EDIT April 7, 2012 – This post is quite old and there have been new editions of CyanogenMod Android since. It’s better to start from my newer post describing my experience with latest Cyanogenmod 9 on TouchPad(Android 4.0, code name “Ice Cream Sandwich”) and installation links.
EDIT November 23, 2011 – See my new post about the new version (Alpha 3) of CyanogenMod Android for TouchPad which was released yesterday.
UPDATE October 21, 2011 – New test version, Alpha 2.1 is out, so if you want to mess with it (at your own risk), disregard the links below and use the following two:
Android CyanogenMod 7.1.0 (alpha) is now running on my HP Touchpad and it’s acting better than expected. Last night I followed instructions from a link listed in the text below and here are some notes that may contribute to a successful installation, and impressions about my “love at first sight”:
Disclaimer: Do NOT do this unless you are both technically inclined and willing to risk bricking your Touchpad (rendering it useless), which can happen if you don’t do things properly and in adequate order, or even if you’re just out of luck. If you really want to do this, read my post, then also read the original instructions posted at the links below and watch the videos. Although this procedure worked on my device, there are no guarantees this will work on yours.
1. Novacom.exe – first and foremost, about the Palm developers utility, lack of which wasted a lot of my time. This part seems to be missing from the webpage with the list of files to download (probably because this procedure was initially intended for developers who already have it installed and available). Without this (exact) file I couldn’t fire up the initial installation. Don’t use novaterm or novacomd.exe – WRONG. The YouTube video shows how to run the file, but on a Mac, but it would have been helpful to have it in the list instead of having to re-run the video few times and then google, google, google… so here it is:
If you don’t already have the novacom installed and you’re running Windows, I recommend downloading it from http://wiki.rootzwiki.com/index.php/HP_Touchpad. Choose the adequate download for 32 or 64 bit Windows, depending on the computer you will use to install CM7 on the Touchpad and don’t forget to run the .msi file to install the utility after the download. I received no messages confirming the successful installation, but the file gets installed in “C:Program FilesPalm, Inc”.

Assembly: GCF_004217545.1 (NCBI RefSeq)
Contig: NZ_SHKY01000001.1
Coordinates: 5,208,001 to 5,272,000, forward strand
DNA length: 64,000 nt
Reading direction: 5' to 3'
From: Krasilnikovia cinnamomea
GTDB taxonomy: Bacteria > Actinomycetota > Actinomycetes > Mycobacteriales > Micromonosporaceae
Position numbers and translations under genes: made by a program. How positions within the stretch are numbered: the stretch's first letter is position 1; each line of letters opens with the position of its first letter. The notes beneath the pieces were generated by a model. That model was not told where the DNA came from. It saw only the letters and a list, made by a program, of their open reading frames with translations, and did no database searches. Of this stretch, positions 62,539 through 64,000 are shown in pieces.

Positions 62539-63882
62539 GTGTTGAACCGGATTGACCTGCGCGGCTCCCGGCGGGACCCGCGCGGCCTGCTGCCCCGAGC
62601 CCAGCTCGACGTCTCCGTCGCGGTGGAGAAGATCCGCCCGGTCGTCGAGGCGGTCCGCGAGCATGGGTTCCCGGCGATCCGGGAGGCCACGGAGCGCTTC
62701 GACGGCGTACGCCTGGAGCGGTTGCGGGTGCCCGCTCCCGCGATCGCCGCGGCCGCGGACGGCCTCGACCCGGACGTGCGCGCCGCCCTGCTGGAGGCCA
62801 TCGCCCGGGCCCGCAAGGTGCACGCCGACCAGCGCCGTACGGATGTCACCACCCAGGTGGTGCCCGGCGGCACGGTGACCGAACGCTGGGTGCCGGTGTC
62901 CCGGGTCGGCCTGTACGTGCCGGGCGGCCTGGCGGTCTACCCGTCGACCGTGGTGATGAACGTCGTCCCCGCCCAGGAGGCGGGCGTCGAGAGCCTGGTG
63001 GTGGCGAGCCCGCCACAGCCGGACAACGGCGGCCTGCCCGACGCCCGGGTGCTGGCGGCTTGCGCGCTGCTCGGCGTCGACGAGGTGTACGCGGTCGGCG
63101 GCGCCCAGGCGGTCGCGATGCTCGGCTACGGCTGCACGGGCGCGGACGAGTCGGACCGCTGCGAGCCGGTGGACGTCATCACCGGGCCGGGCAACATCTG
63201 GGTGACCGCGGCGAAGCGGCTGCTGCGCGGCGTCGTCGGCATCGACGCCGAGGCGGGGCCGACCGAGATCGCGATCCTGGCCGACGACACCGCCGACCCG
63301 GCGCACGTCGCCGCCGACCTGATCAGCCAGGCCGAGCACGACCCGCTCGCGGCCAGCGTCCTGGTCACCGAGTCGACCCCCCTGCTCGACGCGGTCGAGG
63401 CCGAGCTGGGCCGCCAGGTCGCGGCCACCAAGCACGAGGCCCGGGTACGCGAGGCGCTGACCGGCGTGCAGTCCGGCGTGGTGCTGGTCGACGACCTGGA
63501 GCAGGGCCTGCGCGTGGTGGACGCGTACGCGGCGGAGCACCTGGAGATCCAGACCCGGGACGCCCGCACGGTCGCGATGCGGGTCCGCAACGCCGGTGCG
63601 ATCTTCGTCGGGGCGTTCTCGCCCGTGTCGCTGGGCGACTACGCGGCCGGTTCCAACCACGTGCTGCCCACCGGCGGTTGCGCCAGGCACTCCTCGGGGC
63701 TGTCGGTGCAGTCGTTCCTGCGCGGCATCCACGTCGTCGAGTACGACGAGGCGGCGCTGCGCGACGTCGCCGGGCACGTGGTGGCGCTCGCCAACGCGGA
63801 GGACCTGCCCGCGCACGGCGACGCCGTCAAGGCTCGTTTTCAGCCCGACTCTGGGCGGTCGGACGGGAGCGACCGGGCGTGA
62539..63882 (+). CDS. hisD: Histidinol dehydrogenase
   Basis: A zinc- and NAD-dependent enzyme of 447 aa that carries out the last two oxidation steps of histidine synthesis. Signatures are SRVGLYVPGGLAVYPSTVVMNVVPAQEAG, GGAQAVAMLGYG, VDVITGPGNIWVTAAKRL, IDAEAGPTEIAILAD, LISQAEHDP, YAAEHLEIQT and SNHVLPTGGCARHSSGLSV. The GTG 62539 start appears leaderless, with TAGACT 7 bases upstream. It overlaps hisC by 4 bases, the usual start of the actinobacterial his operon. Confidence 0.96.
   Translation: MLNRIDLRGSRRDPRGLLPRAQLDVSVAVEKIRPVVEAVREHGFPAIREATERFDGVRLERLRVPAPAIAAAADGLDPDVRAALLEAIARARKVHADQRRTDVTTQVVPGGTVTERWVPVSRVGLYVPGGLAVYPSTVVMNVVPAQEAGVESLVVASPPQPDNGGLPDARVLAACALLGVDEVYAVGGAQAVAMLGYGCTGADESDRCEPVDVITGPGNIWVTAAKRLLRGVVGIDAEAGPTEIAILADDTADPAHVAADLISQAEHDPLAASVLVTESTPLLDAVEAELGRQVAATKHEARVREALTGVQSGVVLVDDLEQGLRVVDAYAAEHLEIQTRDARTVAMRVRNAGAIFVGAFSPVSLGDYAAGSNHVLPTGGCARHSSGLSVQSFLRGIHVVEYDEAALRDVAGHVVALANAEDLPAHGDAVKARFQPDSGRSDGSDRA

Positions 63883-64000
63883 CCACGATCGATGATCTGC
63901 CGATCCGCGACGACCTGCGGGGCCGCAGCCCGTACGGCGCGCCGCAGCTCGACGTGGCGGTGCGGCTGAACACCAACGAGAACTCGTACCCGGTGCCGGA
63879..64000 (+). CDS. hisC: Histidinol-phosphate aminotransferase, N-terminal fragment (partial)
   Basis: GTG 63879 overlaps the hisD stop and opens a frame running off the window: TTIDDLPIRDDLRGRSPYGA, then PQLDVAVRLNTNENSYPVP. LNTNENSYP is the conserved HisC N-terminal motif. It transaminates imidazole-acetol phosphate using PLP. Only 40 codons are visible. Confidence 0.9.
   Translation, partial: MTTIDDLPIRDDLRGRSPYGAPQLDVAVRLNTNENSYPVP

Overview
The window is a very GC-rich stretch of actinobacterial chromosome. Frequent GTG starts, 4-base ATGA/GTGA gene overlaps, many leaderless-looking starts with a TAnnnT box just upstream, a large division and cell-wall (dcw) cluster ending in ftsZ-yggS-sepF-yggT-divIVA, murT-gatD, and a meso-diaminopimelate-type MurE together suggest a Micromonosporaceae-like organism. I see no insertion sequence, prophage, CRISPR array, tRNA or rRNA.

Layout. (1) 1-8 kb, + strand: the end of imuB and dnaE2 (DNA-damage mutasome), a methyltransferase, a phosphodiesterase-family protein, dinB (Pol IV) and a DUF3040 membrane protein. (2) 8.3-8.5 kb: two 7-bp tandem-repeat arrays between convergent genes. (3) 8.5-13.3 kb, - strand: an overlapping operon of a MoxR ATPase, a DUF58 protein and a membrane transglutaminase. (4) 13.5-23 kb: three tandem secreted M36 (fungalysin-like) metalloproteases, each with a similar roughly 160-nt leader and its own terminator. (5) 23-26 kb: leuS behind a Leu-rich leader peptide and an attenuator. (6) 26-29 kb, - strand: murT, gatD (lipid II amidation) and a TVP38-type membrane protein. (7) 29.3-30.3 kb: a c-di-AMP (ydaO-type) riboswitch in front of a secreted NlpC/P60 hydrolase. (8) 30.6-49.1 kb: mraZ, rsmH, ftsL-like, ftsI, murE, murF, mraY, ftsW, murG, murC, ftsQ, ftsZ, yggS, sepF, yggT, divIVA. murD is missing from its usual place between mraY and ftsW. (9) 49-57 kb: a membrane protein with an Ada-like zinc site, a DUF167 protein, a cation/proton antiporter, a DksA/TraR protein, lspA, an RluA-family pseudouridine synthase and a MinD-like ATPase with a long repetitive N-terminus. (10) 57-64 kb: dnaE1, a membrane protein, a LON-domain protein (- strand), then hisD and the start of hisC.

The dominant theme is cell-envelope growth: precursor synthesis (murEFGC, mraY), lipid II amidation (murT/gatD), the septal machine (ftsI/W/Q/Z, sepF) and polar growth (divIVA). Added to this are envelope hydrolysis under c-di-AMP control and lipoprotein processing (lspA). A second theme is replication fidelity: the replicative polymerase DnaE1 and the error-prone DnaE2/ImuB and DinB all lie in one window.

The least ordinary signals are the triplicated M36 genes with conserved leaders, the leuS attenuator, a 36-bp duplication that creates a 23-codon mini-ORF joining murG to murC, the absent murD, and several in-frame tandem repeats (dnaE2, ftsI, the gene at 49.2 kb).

For downloading rest of the files and for the installation, I used the procedure described at http://rootzwiki.com/showthread.php?4011-RELEASE-ALPHA-Discussion-CyanogenMod-team-Touchpad-port
Today (October 17) I discovered another post at liliputing.com that seems to have the installation process summed up a bit better than the original link above, and it includes screenshots.
2. ACMEinstaller.zip – THE ONLY ZIP FILE THAT NEEDS TO BE EXTRACTED. The others are to be left untouched.
After creating a “cminstall” folder in Touchpad’s space and copying the three zip files (moboot and two tenderloin zip files, one 7.1 kernel, the other clockwork patch) as specified in rootzwiki instructions, I temporarily copied the unzipped ACMEinstall file into “C:Program FilesPalm, Inc” directory, started a cmd session, navigated to that directory, entered the command as specified and everything went sort of smooth from there (funny how sometimes it’s easier to copy files instead of specifying a long but correct path). When I ran the novacom bootmem command and saw no initial reaction, I thought it didn’t work and went to warm up the milk for my daughter but when I came back the installation was finished. All I had to do was to reboot and this thing is cooking.
Don’t use ROM Manager for any updates yet, as it still hasn’t been adapted for the Touchpad. I read this and forgot it, so I tried to use it to install Google apps instead of going through the clockwork boot/install procedure as recommended – it didn’t work out that well. I had to keep pressing buttons creatively till I got the device to boot up again.